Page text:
Another bit of info: I've tried Pidgin for remote XMPP tests - it works with all the different combinations of user identifier (uid, employeenumber, base for a mail address) and a valid domain name (we have a few linked to the test organization) that I've tried. It refuses to work without a domain name. It even worked for a user identifier which only exists in employeeNumber and a domain name, so the resulting combination is not a value of any mail attribute nor of uid.
Now testing more with this account identifier which has no direct mail alias (employeeNumber=jim for account with uid=jimklimov and aliases for jimklimov@* and eklimov@*).
Convergence did log in by the value of employeeNumber without a domain, but refused to connect the messenger and calendar. Shows the mails, attachments and address books ok. Same for login with jim@recentdomainname, where the domain alias was added recently (but from what I see, it is enabled in all the layers of LDAP organizations along with the old domain name) and for jim@olderdomainname which was an alias added several months ago.
Everything works for jim@primarydomainname (which, as I now see, is explicitly defined in iim.conf.xml in the "domain" tag... I wonder if aliases can be defined here, or would it be full-fledged multi-domain hosting?)
For logins with jimklimov (value of uid), and jimklimov@recentdomainname and jimklimov@olderdomainname, which are both defined as email aliases, the Calendar works along with other modules, messenger does not.
Everything works for jimklimov@primarydomainname.
Finally, login with eklimov (base of email address, including the primary mail attribute, but not a complete value of any attribute), eklimov@recentdomainname and eklimov@olderdomainname, all of these do not connect both calendar and messenger.
Login with eklimov@primarydomainname, which happens to be the value of the mail attribute as well, shows all applications correctly.
Hope these clues show something
I'll tinker a bit with other values of the mail attribute (varying users and domains) and see if behavior of logins with such values differ... or if the users should login only with anythingvalid@primarydomainname?..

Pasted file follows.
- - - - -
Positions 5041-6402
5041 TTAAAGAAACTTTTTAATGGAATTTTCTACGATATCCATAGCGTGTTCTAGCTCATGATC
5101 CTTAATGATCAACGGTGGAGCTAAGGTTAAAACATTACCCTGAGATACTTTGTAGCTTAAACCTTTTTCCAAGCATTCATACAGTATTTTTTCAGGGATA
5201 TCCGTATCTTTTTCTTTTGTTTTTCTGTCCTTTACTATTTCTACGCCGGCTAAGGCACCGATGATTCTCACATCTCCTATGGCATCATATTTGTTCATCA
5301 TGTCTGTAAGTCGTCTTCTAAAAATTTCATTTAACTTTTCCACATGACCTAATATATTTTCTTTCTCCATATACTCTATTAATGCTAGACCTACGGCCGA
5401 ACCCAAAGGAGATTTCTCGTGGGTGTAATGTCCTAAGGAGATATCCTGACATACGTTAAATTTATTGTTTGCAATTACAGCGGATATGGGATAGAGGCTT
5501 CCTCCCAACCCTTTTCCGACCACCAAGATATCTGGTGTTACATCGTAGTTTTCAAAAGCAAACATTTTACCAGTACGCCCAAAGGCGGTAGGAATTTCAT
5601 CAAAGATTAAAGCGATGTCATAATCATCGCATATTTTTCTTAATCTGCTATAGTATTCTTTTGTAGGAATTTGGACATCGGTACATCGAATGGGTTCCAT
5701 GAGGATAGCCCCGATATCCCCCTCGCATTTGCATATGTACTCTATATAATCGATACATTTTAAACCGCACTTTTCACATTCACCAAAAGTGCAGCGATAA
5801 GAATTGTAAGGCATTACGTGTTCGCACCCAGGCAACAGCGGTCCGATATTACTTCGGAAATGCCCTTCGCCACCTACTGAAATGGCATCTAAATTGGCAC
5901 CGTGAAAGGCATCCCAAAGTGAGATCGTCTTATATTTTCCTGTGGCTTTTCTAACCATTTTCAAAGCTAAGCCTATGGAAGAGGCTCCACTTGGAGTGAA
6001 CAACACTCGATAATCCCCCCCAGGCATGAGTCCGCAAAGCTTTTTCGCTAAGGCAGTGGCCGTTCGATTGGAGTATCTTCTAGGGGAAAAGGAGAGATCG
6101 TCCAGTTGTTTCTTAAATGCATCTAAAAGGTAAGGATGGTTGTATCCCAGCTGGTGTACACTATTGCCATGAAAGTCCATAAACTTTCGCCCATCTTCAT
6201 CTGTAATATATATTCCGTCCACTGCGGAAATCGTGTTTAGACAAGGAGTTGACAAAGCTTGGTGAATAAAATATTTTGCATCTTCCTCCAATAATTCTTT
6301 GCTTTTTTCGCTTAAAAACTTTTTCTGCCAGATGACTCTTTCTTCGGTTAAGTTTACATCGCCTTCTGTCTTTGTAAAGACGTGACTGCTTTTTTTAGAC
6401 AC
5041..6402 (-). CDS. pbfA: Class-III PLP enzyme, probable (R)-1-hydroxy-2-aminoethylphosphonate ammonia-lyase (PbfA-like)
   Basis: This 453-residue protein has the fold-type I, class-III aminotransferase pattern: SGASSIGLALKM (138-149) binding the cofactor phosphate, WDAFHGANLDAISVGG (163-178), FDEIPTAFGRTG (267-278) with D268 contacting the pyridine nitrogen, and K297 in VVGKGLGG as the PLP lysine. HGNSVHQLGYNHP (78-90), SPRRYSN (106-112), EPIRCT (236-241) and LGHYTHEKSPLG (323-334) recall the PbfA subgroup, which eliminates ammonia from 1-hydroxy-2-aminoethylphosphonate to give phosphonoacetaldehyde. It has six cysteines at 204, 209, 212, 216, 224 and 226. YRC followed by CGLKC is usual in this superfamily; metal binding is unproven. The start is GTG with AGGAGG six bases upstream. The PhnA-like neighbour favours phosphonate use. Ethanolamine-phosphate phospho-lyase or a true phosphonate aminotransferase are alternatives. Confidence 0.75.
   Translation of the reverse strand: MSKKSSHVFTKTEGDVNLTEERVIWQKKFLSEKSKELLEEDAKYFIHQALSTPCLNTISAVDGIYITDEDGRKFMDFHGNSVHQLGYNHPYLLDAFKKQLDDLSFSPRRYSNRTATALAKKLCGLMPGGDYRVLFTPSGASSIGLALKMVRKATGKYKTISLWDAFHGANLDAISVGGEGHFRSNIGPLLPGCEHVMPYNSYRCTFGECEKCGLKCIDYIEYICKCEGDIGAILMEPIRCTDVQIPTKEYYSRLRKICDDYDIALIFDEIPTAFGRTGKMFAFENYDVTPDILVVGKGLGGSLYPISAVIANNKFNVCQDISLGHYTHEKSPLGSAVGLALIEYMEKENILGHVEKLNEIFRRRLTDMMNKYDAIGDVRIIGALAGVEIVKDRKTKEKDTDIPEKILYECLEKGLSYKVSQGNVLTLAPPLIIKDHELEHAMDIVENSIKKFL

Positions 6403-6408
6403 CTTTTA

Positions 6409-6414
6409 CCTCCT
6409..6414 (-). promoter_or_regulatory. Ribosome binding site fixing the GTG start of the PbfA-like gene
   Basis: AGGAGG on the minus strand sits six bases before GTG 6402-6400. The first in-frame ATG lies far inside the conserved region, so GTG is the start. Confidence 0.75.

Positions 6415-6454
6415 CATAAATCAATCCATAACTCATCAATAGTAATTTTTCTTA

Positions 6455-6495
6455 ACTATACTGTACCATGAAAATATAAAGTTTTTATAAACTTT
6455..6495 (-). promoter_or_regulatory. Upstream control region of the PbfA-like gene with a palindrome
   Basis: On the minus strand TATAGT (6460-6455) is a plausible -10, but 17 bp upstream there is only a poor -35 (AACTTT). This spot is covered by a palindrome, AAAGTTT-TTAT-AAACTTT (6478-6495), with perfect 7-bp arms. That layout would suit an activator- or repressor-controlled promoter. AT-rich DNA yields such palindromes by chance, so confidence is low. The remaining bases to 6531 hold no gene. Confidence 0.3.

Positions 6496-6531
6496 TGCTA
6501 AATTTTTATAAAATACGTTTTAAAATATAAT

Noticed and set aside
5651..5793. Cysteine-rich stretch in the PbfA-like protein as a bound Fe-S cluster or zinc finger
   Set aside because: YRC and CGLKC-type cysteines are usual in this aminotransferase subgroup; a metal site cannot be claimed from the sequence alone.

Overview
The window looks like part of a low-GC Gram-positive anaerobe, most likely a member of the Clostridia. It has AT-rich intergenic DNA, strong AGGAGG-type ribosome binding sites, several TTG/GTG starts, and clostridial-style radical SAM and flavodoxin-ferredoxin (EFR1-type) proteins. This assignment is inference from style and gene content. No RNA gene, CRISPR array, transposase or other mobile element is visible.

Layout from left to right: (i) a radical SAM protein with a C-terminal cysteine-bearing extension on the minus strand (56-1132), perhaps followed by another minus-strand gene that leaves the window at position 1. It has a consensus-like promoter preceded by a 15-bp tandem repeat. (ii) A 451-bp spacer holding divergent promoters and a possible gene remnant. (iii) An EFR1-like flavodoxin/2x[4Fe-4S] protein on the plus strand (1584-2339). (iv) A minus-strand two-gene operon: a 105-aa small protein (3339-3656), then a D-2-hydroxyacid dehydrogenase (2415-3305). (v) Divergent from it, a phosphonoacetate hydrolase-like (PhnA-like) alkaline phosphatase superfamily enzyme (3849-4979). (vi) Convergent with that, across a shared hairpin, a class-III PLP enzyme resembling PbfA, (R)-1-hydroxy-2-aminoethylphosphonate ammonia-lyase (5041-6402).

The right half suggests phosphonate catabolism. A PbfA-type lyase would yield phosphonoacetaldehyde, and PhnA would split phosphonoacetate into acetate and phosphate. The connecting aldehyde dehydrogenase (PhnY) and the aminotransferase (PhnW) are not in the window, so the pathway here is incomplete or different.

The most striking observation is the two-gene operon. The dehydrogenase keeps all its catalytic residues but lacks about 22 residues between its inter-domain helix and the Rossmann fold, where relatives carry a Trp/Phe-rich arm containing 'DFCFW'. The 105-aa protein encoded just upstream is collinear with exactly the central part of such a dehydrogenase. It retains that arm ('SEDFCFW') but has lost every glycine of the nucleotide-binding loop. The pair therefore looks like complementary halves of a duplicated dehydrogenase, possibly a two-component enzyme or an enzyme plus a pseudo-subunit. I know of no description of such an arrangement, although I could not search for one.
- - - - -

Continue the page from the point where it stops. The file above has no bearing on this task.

And a few more bits of info. I changed this test account's mailAlternateAddress aliases, adding jimalias@primarydomain and jimalias@olderdomain and jimalias@recentdomain (jimalias is not a value present in any other attribute), as well as replaced eklimov@olderdomain with eklimov@randomdomain, and replaced the mail attribute from eklimov@primarydomain to eklimov@olderdomain. Then I restarted all the messaging-related services to clear any caches. Hope this makes sense
Trying these changed logins now...
jimalias@primarydomain - all works in Convergence.
eklimov@randomdomain (present among aliases) - does not log in at all. Makes sense, no organizations match this domain.
eklimov@primarydomain (value not present in any mail or alias attributes now, eklimov is not an uid nor employeeNumber) - all works in Convergence. Probably goes subject to those filters which separate $U and $D, and then $U@* matches an address in the LDAP. This is my guess, I don't have evidence from logs.
So, basically, ALL things work only for logins anythingvalid@primarydomainname... "You can have any car of any color, as long as it is a black Ford"
While I am interested in opinions and information about the under-the-hood cause of the problem, I am happy to report a workaround. It seems to be good in this form, as long as this server only hosts one actual email domain (no competing organizations).
I prefaced the Convergence server and other appservers in the messaging installation with a Sun Web Server which does reverse-proxying to the different web-services and makes them look like one site for the users. This is a nice spot to do analysis and rewriting of the HTTP streams, including HTTPS (served and deciphered by this webserver). The workaround block is this:
<If $uri = "/iwc/svc/iwcp/login.iwc">
Input fn="insert-filter" method="POST" filter="sed-request"
Input fn="insert-filter" method="POST" filter="sed-request"
###### Don't ask why not the correct way like so:
This is a bit ugly, unfortunately I did not find a way to use backreferences in sed-requests to make it a simple nice filter. So part one chops off the mail domain part from the request (%40 is @). Part two attaches the primary domain. This is all ad-hoc, based on the fact that in the current implementation, the &password= field is present at all (think cert auth) and directly follows the username=... field. Also, I have no idea about NOT needing to add the passwd in the substitution; may have to do with & being a special character?